By Christopher J. Russo, Former City Manager
(Tuesday, December 31, 2019) – With the evolution of technology and the environment changing globally, the City of Sunny Isles Beach is focused on preparation for a sustainable future. Since incorporation in 1997, the city is placing long-term infrastructure planning at the forefront of our priorities to ensure a viable future for our vibrant community. In past articles, I have highlighted some of our more visible capital projects, however, we also have two lesser-known, yet significant and innovative studies underway that will help determine the most pragmatic, cost-effective ways to reduce flooding in our city.
The first study, a Flood Adaptation Assessment, identifies flood vulnerabilities and what adaptive measures will be most effective. We were awarded funding through our membership with the American Flood Coalition (AFC), along with the Town of Surfside, as part of a micro-regional flood adaptation assessment with our two municipalities. Our goal is to leverage the study’s findings to plan new capital improvement projects and secure funding from the county, state and federal governments. The study is now underway, with expected completion by the end of January 2020.
Simultaneously, another little known study on stormwater retention is underway in the city. This consists of an analysis of Florida Department of Transportation (FDOT)-owned stormwater retention areas in Sunny Isles Beach. The idea here is to determine if and how the stormwater holding capacity of these retention areas can be increased. Also, through this unique initiative, we are fostering a stronger collaboration between the City and FDOT while looking at ways to problem solve across jurisdictions by evaluating maintenance schedules to assure that proper maintenance is routinely completed by FDOT.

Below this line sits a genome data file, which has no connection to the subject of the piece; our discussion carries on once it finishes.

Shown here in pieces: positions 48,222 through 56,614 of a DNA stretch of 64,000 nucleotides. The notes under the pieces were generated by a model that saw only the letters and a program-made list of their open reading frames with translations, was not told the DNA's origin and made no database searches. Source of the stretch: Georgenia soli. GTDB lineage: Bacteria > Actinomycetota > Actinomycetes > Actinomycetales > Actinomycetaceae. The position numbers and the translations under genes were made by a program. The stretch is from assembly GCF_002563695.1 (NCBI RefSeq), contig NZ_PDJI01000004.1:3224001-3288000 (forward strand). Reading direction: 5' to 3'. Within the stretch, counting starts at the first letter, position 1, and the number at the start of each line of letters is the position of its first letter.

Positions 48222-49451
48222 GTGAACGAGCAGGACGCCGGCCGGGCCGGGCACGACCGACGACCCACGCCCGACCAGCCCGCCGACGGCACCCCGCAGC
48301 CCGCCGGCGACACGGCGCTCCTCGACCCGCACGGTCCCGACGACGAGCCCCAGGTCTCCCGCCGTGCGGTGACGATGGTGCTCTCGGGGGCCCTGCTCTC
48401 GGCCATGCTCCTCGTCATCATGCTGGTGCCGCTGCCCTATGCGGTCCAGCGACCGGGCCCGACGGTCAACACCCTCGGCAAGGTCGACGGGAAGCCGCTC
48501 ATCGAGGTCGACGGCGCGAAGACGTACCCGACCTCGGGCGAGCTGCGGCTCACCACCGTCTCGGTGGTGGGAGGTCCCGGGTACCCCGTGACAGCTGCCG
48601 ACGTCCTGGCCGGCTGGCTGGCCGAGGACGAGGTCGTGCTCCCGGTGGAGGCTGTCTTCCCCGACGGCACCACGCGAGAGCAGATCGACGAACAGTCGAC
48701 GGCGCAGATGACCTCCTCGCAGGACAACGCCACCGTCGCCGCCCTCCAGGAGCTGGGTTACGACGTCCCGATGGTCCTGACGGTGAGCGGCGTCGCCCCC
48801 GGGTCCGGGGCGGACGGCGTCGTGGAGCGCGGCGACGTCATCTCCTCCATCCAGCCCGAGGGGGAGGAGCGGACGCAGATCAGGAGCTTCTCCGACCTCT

Studies like this are important to improve our city as stormwater inlets and pipes have shown severe clogging with debris and overgrown vegetation. And inlet grates within these retention areas show excessive corrosion due to saltwater intrusion from high King Tides. The outfalls, which allow water in these basins to flow out to the bay, are not visible, even at low tide. This tells us that they are too low and these areas do not drain as quickly as they should, indicating that regrading of these areas may be necessary. We are also studying the potential for construction of additional drainage structures, deep wells or injection wells, in these multiple locations, all of which have the potential to provide a higher capacity to hold stormwater, in turn alleviating flooding on our streets more quickly.
Along with these two studies, the city is taking measures to enhance our resiliency in the years to come. We completed four major stormwater improvement projects since incorporation, are planning for the second renovation and upgrade of the Golden Shores stormwater pump station, are reducing our carbon footprint by planting more trees around the city thanks to a grant from Neat Streets Miami, and have seen more than 1,500,000 cubic yards of sand placed on the beach. Over the years, we also adopted policies, which led to the requirement of beach renourishment by developers, and revenue from impact fees. And speaking of impact fees, we may also want to look at updating and evaluating our current impact fees moving into the new decade. The grants we have received from the American Flood Coalition and the Miami-Dade County Neat Streets Program, and the numerous actions we are taking around the city are clear indications of our commitment to improve our environment in a long-term capacity.